I might even have suitable transistors already knocking around in my parts bins.
Without much thought, I’d assumed the use of a dual packaging meant there was some critical need to match temperature as closely as possible, but if it's non-critical enough to solve with discrete devices and heatsink compound, that’s good.
On 26 Feb 2018, at 15:31, Craig Sawyers <email@example.com> wrote:
Here you go - PN2484, the plastic packaged version of the 2N2484. Mouser 42c each or $3.51 for 10. Buy
ten and find two with close hfe, shove them in.
A replacement Q931 (2N5189) is easily and cheaply found, but a new replacement for Q936 (2N2919)
costs about twice what I paid for the oscilloscope and Q926 doesn t appear to have a specified
substitute though I presume any small NPN transistor capable of handling 60 volts or so would be
On 26 Feb 2018, at 15:23, Craig Sawyers <firstname.lastname@example.org> wrote:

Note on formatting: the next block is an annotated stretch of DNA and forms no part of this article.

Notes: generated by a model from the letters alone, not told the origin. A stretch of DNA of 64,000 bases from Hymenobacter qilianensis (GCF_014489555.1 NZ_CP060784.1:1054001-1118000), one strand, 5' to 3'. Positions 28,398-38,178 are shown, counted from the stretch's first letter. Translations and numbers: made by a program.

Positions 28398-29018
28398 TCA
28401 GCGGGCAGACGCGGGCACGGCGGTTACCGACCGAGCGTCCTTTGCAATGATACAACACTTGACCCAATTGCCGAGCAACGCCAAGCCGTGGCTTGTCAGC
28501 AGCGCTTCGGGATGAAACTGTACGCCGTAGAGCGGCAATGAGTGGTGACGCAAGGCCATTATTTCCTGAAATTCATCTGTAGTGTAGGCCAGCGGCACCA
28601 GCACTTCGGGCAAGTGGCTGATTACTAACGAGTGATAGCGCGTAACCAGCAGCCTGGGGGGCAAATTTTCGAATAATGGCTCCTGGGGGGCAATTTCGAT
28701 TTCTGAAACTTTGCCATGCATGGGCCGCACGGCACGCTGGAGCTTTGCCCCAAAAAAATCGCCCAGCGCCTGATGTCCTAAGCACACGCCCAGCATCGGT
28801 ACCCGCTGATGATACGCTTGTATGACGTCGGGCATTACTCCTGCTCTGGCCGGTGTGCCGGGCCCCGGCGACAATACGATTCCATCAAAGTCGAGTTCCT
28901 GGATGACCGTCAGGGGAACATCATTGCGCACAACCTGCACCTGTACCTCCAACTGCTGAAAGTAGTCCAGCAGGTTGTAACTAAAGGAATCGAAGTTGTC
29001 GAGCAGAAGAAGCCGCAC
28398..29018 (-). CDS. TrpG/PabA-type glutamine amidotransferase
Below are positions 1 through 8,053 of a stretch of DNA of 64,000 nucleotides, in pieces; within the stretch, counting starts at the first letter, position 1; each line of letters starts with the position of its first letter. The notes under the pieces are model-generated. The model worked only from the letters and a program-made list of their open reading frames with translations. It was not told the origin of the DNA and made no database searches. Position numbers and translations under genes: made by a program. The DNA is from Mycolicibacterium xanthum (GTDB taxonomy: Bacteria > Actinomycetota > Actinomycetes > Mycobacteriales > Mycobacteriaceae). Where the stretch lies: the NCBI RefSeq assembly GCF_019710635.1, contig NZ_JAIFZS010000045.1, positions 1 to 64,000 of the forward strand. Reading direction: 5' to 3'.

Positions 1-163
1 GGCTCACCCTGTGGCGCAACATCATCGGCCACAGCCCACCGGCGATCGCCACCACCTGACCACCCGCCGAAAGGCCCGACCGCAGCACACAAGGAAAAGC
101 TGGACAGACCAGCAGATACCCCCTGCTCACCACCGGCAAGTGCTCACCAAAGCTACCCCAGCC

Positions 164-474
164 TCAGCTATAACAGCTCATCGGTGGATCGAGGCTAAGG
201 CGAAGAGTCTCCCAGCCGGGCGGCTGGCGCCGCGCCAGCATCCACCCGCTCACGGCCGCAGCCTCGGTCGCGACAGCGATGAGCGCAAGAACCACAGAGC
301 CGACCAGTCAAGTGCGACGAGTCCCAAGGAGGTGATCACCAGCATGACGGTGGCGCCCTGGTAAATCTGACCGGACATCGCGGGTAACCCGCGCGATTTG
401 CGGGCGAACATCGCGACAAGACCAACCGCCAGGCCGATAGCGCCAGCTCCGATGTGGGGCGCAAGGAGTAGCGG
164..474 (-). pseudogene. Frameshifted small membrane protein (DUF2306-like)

The only reason that Tek used a dual is - well because they were more easily available back then. I
would just take two generic NPN TO92 parts with gains of about 100-200 (you could easily match from a
bunch of them to 10% or so) and a Vceo of 60V or so, stick them together with heatsink compound and
shove them in.
It is just a long tailed pair error amplifier after all.
The actual single device that is in the dual is a 2N2484 (according to the Tek parts catalogue), which
are easily available and cheap in a TO18 package. Buy a bunch and match 2 for hfe to 10% and strap
them together. Job done.
Mouser $2 each or $18.50 for ten. Possibly even cheaper if you shop around.